Sea Technology

MAR 2017

The industry's recognized authority for design, engineering and application of equipment and services in the global ocean community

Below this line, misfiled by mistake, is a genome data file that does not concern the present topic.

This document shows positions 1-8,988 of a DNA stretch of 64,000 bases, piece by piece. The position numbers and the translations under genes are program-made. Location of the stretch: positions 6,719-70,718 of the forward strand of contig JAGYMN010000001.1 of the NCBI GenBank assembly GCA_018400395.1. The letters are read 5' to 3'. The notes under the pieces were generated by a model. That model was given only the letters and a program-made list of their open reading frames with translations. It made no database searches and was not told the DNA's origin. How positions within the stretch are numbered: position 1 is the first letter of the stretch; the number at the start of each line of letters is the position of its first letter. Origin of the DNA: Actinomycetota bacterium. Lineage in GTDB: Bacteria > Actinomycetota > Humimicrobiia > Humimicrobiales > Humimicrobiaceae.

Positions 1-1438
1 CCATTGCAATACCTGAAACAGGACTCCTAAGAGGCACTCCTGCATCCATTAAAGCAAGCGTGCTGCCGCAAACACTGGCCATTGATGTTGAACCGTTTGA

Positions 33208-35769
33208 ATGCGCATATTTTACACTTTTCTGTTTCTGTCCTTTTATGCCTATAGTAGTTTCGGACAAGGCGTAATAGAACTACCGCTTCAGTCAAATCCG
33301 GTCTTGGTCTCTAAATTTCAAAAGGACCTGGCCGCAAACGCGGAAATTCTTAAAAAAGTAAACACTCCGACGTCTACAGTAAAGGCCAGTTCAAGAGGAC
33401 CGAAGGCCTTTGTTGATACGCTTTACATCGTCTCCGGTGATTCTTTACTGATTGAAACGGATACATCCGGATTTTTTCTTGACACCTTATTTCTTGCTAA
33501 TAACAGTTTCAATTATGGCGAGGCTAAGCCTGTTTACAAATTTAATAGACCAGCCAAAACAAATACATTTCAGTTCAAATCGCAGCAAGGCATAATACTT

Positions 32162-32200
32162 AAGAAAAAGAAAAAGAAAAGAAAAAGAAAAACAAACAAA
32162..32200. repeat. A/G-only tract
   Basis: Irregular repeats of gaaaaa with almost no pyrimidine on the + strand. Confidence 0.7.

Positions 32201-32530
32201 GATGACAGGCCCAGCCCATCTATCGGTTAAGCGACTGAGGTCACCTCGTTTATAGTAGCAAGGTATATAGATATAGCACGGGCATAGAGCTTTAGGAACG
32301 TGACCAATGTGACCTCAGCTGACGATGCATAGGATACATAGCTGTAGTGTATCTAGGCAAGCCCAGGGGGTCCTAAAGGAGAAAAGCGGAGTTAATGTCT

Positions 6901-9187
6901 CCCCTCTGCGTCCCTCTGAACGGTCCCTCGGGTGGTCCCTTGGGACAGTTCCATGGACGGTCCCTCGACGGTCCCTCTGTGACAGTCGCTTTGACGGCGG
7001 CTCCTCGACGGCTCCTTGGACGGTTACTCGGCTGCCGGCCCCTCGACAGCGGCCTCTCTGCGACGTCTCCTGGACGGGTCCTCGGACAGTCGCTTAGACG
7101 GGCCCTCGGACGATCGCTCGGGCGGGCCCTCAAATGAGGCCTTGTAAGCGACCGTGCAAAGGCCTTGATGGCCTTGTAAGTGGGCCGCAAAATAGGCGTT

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Page 15 of 68 March 2017 / st 15 safety, data and communications systems can be set up to automatically report their host vessel's position four times a day as mandated by the IMO. Yet AIS is fundamentally dif- ferent to these LRIT (long-range identi•cation and tracking) systems in two ways. First, it offers public access; terrestrial AIS data can be viewed for free both aƒoat and ashore via browser-based services provided by a number of companies and organizations, and anyone who chooses a subscription- based service can also view satellite AIS. Second, the up- dates are much more frequent, currently around every 90 min., and are likely to get even faster very soon. More on that later. These advantages mean that AIS is the fastest and most accurate vessel tracking service available, which makes it a highly valuable tool for vessel and ƒeet management. Fur- thermore, its ability to integrate with a wide range of third- This screenshot shows ships heading out into warmer water in the North Atlantic. As well as the current position of each, the viewer can also see the route that each ship has taken (the trail) as indicated by timed position xes.

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